It was actually the intention to send that with a container, but because of the global problems with freight transport, we have now solved it this way.
The plan for the coming week is as follows:
From the EIA room in building B, 3 data cables will go to various buildings.
One goes to building A, the second goes to the SER room in building D, finally the last cable goes to building C on the ground floor.
From the SER room in building D, one data cable goes to building C on the 2nd floor, where there will also be a switch. (unfortunately this cable broke due to drilling work)
And the last datal cable comes between the switches in building C, namely from the 2nd floor to the ground floor.
In addition, we will set up the Main Equipment Room (MER room) in building B and the Satelite Equipment Room (SER room in building D.
in the coming months, the school itself will take care of the construction of all data calls to the Access points.
From the EIA room in building B, data cables are used for all access points on all floors.
In building A, data cables for all Access Points on all floors will be installed from both switches, and there will also be data cabling for the fixed computers that are located at the administration and in the library.
From the SER room in building D, data cables go to all Access Points and cables go to building E for the Access Points placed there.
And finally, data cables go from the switch in building C to all Access Points on all floors.
Eventually there will be almost 600 meters of fiber optic cabling, 7.5 kilometers of Cat 6 and Cat 6a data cable, 2 pieces of Wi-Fi controllers, more than 170 pieces of Access Points, 2 Core Switches and 3 pieces of other 19" switches.
The school takes care of all 230V power supplies that have to be installed at the various places.
When that is done, the various switches and Wi-Fi controllers are linked to the existing Servers with software.
We also place a computer for the management and maintenance of the Wi-Fi network in the EIA room.
This computer is also used to communicate with the data network from the Netherlands, so that support can be given if requested from the school.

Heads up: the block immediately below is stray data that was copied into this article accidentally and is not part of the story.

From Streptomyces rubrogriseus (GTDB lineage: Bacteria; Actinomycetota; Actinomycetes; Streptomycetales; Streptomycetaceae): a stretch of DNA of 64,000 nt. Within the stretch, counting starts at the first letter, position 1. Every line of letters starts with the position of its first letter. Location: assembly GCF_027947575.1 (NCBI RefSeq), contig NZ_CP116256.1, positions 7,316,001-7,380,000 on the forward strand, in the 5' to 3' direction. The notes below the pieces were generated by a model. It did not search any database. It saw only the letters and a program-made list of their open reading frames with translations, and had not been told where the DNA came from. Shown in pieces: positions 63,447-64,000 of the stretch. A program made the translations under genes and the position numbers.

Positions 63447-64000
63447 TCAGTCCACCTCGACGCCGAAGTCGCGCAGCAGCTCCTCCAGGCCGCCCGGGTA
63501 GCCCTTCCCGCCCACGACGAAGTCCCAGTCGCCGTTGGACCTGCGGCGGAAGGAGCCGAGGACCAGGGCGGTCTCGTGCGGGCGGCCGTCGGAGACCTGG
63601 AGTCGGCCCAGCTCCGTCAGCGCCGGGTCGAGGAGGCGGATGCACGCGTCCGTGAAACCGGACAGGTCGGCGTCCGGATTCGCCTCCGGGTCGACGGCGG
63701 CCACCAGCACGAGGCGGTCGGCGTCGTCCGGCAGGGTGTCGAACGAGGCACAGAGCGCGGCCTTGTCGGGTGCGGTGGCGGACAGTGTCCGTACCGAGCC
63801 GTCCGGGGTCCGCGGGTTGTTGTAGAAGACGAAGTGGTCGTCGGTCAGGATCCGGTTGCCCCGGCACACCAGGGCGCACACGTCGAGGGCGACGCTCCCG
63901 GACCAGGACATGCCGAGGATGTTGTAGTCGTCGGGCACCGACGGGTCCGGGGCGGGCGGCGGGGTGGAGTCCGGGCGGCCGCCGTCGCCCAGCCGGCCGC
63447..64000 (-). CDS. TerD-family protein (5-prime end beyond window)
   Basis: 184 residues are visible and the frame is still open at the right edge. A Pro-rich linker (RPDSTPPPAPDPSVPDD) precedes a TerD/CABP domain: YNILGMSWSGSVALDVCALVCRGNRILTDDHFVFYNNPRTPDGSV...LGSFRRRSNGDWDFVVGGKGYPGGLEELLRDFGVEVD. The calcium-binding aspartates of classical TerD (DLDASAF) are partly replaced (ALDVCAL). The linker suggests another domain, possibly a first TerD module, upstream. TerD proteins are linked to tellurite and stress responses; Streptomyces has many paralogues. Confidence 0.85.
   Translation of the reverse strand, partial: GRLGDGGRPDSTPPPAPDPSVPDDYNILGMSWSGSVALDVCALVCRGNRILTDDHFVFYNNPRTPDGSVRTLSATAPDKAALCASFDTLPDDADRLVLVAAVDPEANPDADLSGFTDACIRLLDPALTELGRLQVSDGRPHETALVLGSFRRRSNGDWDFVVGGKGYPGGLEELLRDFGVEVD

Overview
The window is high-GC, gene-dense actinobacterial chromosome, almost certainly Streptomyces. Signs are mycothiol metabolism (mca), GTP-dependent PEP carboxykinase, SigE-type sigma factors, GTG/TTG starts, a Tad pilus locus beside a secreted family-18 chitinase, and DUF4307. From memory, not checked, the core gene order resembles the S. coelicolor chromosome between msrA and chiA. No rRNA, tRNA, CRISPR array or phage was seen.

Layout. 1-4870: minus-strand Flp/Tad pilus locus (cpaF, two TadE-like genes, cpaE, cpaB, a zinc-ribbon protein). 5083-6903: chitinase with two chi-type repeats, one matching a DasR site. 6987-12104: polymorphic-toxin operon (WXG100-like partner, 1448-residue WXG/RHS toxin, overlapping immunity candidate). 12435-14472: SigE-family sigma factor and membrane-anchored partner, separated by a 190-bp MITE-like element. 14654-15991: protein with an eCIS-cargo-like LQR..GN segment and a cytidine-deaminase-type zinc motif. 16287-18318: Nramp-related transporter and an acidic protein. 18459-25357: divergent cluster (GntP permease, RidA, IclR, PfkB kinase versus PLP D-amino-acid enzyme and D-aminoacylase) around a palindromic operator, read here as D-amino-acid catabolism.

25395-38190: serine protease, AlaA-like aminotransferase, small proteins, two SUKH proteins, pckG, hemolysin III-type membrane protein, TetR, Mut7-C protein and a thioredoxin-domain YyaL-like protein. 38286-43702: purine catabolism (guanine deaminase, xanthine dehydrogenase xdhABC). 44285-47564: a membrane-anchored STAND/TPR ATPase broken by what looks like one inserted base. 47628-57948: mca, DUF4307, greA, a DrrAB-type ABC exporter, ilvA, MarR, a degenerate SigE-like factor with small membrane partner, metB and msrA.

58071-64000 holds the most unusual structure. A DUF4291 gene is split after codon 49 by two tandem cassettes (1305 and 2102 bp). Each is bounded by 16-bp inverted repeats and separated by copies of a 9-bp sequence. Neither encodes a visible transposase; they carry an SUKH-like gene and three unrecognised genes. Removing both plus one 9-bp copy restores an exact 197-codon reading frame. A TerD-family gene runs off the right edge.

March 20, 2022
A pallet with the fiber optic cabling, 3 pieces 19 inch switches, a complete computer, +/- 40 access Points with mounting brackets, data connectors RJ45 and various other materiaal.
Is delivered today at Schiphol and will be sent by cargo plane to Rafik Hariri International Airport.
We'll just hope that it is released in time by customs so that we can leave on March 31.
February 23, 2022
The container containing the hardware for the school's network has been released by customs and arrives at the school (see our weblog)
To the great satisfaction of the teachers and students.
The planned work for the coming months is as follows:
Bart Timmermans of Sourceware will go to the school in the 3rd week of August to set up the school's servers again together with the IT staff.
This can only happen in August because then the school is closed and the data network can be switched off.
Then we (Bartina, Erik Pluut and myself) will return to the school in the first week of October to continue with the construction of the data network.
We will of course carry out this with the employees on site, but we would not be able to achieve this.
A lot has to happen, if the container is on time at least.
We have many materials ready for shipment to the school, over 50 Dell Desktop computers, 5 kilometers data cable, 3 pieces of small patch cabinets, 40 pieces of Cat 6+ Patch panels and 25 pieces of shunting panels.
With these materials we can assemble the data cabling professionally and the various Switches can be placed in closed cabinets.
February 11, 2022
All 4 fiber optic cables will be assembled and made ready for shipment.
Thanks to my colleague (Hakim) Abdelhakim Mourabit Ouariagli, all fiber optic cables were mounted on the LC and SC fiber optic connectors and then measured.
November 27, 2021
Today the container containing, among other things, the hardware for the school is on its way (see our weblog)
There are HP core switches, Access Points, a Patch Cabinet, 8 pieces of 65 inch TV screens and a lot of other materials that we desperately need when we are going to install.
August 9, 2021
After our visit today, Fred and I came to the following plan during the conversations and the tour of the buildings. It primarily concerns the delivery and construction of the sponsored second-hand hardware such as Access points and computer Switches. In addition, new fiber optic cabling between the Switches and copper cabling must be installed to all Access points. All second-hand hardware is made available by a University.
We are now busy working together with the University and the company Sourceware to work out all the plans.
This includes making working drawings for the cabling so preparations can already be started there, such as drilling through floors and walls. Making an inventory of all the necessary equipment and preparing it for shipment to Lebanon.
Last spring, in collaboration with the school, we are looking how we can help with the repair or replacement of the data network in the short term.
This data network has been severely damaged by the explosion, and needs repair.
In collaboration with a University and the company Sourceware, we are investigating whether we can provide the 5 school buildings with a wireless data network by means of Access Points, so that the school gets a functioning data network again.
With this action, the school can move forward again in the coming years.
We would like to take this opportunity to thank our sponsors:
Without their help and support, this project would never have been possible:
You understand that your donation is still very welcome NL71 ABNA 0118 7463 91 tnv Action Beirut